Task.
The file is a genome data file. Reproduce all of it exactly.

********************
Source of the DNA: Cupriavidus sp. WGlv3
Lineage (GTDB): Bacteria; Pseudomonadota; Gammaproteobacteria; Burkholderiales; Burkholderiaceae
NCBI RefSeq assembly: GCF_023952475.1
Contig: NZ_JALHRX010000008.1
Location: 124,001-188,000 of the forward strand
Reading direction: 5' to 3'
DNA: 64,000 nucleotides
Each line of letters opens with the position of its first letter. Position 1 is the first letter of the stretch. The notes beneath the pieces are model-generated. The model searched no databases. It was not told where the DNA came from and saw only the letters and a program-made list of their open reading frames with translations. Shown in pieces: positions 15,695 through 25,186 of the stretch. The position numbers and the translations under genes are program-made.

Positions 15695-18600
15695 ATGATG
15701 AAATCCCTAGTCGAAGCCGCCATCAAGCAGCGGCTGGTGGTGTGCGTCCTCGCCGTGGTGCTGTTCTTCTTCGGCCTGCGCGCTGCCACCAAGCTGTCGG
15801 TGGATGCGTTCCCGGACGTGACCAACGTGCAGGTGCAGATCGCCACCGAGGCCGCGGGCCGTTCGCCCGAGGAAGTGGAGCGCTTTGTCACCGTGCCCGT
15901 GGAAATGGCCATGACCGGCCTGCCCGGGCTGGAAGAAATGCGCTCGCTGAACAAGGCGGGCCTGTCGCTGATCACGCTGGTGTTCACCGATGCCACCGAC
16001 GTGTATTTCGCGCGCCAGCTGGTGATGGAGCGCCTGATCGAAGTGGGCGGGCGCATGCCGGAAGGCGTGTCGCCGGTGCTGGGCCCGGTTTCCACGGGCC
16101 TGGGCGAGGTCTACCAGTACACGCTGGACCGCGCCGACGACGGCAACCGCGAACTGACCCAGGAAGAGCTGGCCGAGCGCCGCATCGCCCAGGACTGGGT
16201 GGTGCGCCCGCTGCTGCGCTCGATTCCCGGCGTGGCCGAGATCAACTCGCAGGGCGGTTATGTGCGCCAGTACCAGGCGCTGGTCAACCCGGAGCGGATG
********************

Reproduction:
Source of the DNA: Cupriavidus sp. WGlv3
Lineage (GTDB): Bacteria; Pseudomonadota; Gammaproteobacteria; Burkholderiales; Burkholderiaceae
NCBI RefSeq assembly: GCF_023952475.1
Contig: NZ_JALHRX010000008.1
Location: 124,001-188,000 of the forward strand
Reading direction: 5' to 3'
DNA: 64,000 nucleotides
Each line of letters opens with the position of its first letter. Position 1 is the first letter of the stretch. The notes beneath the pieces are model-generated. The model searched no databases. It was not told where the DNA came from and saw only the letters and a program-made list of their open reading frames with translations. Shown in pieces: positions 15,695 through 25,186 of the stretch. The position numbers and the translations under genes are program-made.

Positions 15695-18600
15695 ATGATG
15701 AAATCCCTAGTCGAAGCCGCCATCAAGCAGCGGCTGGTGGTGTGCGTCCTCGCCGTGGTGCTGTTCTTCTTCGGCCTGCGCGCTGCCACCAAGCTGTCGG
15801 TGGATGCGTTCCCGGACGTGACCAACGTGCAGGTGCAGATCGCCACCGAGGCCGCGGGCCGTTCGCCCGAGGAAGTGGAGCGCTTTGTCACCGTGCCCGT
15901 GGAAATGGCCATGACCGGCCTGCCCGGGCTGGAAGAAATGCGCTCGCTGAACAAGGCGGGCCTGTCGCTGATCACGCTGGTGTTCACCGATGCCACCGAC
16001 GTGTATTTCGCGCGCCAGCTGGTGATGGAGCGCCTGATCGAAGTGGGCGGGCGCATGCCGGAAGGCGTGTCGCCGGTGCTGGGCCCGGTTTCCACGGGCC
16101 TGGGCGAGGTCTACCAGTACACGCTGGACCGCGCCGACGACGGCAACCGCGAACTGACCCAGGAAGAGCTGGCCGAGCGCCGCATCGCCCAGGACTGGGT
16201 GGTGCGCCCGCTGCTGCGCTCGATTCCCGGCGTGGCCGAGATCAACTCGCAGGGCGGTTATGTGCGCCAGTACCAGGCGCTGGTCAACCCGGAGCGGATG